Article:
As Arsenal prepare for a huge match in Germany this week, they must look back on their last visit to a Bundesliga side for inspiration.
When Arsenal were eliminated from last season’s Champions League, seasoned observers nodded their head as if all was if not right then certainly normal in the footballing world.
Just as night follows day so – in recent seasons at least – the Gunners fail to make the quarter-finals of Europe’s most prestigious club competition.
But last season was different, because their 2-0 victory against a seemingly unbeatable team proved the catalyst for a late-season surge that shows no sign of stopping, despite the break between one campaign and the next.
Arsenal defeated Bayern Munich that night back in March because they had no fear of losing. After all, the damage had already been done in the first-leg, when the German side ran riot at the Emirates and showed anyone who had not yet noticed just how deadly they could be on their day.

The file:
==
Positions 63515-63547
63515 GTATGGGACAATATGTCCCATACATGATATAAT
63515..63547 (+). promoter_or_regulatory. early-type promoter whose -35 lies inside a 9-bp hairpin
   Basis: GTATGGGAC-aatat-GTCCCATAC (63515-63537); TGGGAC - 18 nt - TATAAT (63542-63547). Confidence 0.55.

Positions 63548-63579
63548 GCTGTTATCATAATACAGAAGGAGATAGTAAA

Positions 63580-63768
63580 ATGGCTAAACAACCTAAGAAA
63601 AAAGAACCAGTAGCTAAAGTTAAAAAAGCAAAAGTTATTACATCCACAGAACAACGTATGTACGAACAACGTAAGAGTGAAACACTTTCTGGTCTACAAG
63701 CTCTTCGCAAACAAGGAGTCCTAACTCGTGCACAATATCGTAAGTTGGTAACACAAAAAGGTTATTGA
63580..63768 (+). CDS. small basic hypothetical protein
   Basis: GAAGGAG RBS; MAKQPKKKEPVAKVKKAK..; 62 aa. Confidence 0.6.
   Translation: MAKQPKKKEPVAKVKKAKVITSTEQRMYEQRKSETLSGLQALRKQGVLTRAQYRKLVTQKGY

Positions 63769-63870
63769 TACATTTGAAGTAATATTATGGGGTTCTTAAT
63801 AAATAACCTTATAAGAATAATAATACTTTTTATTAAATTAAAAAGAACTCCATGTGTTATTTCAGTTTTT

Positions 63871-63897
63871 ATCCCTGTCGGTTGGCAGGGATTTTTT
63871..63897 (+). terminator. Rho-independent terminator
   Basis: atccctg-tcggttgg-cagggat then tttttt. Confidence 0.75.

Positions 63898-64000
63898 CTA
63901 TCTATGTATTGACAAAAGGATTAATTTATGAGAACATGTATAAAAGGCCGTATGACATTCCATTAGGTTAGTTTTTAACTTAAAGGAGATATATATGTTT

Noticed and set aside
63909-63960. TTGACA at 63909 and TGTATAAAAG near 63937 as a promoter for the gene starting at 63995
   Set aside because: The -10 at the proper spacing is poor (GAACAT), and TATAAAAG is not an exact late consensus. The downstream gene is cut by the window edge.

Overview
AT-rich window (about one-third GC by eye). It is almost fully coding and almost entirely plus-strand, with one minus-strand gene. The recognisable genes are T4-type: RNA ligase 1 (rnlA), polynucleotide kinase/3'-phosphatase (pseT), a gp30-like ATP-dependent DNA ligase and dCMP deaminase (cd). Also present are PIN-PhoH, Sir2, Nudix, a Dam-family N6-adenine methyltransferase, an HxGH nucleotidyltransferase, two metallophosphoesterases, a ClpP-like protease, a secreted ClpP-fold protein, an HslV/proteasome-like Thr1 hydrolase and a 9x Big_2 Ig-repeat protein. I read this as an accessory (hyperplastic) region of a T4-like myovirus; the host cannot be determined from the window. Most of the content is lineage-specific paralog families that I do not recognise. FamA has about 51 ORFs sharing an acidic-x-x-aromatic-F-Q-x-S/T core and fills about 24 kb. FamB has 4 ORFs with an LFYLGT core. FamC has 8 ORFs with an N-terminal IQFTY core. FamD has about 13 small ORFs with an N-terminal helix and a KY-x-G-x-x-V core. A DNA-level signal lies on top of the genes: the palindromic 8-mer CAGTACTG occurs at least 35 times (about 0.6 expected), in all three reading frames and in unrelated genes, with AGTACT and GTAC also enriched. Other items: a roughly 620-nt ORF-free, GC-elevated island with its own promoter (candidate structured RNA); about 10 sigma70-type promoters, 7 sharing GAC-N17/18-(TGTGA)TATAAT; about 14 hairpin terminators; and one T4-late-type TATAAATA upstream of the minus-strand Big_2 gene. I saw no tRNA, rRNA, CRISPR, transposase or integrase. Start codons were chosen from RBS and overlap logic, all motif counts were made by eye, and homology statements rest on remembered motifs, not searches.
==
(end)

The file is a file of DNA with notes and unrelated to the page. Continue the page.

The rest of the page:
The second-leg was not their day. In fact Jupp Heynckes’ men were somewhat subdued.
But take nothing away from Arsenal. They struck early and they struck late, and they could have struck in between had Gervinho not missed by a whisker.
But while Olivier Giroud and Laurent Koscielny’s goals ultimately wrote little more than a chapter in the book of might-have-beens, Wenger’s men showed they could go to Germany and not just win, but win well.
As they prepare to face Borussia Dortmund on Wednesday evening, the questions are being asked as to whether the group stage match is a must-win for the Gunners, whether a draw would be enough given the games still to come and whether a defeat would consign them to the Europa League at best.
But while Wenger will expect his men to beat Marseille at home, he will not want to go into the final match away to Napoli needing a victory.
So in short, as risky as it may sound, Wenger should send his men out with the reminder of last season’s glorious failure and ask them to repeat it, with no fear, just the knowledge that they can beat the best Germany has to offer, so why not beat the second-best, too?
image: © peterfuchs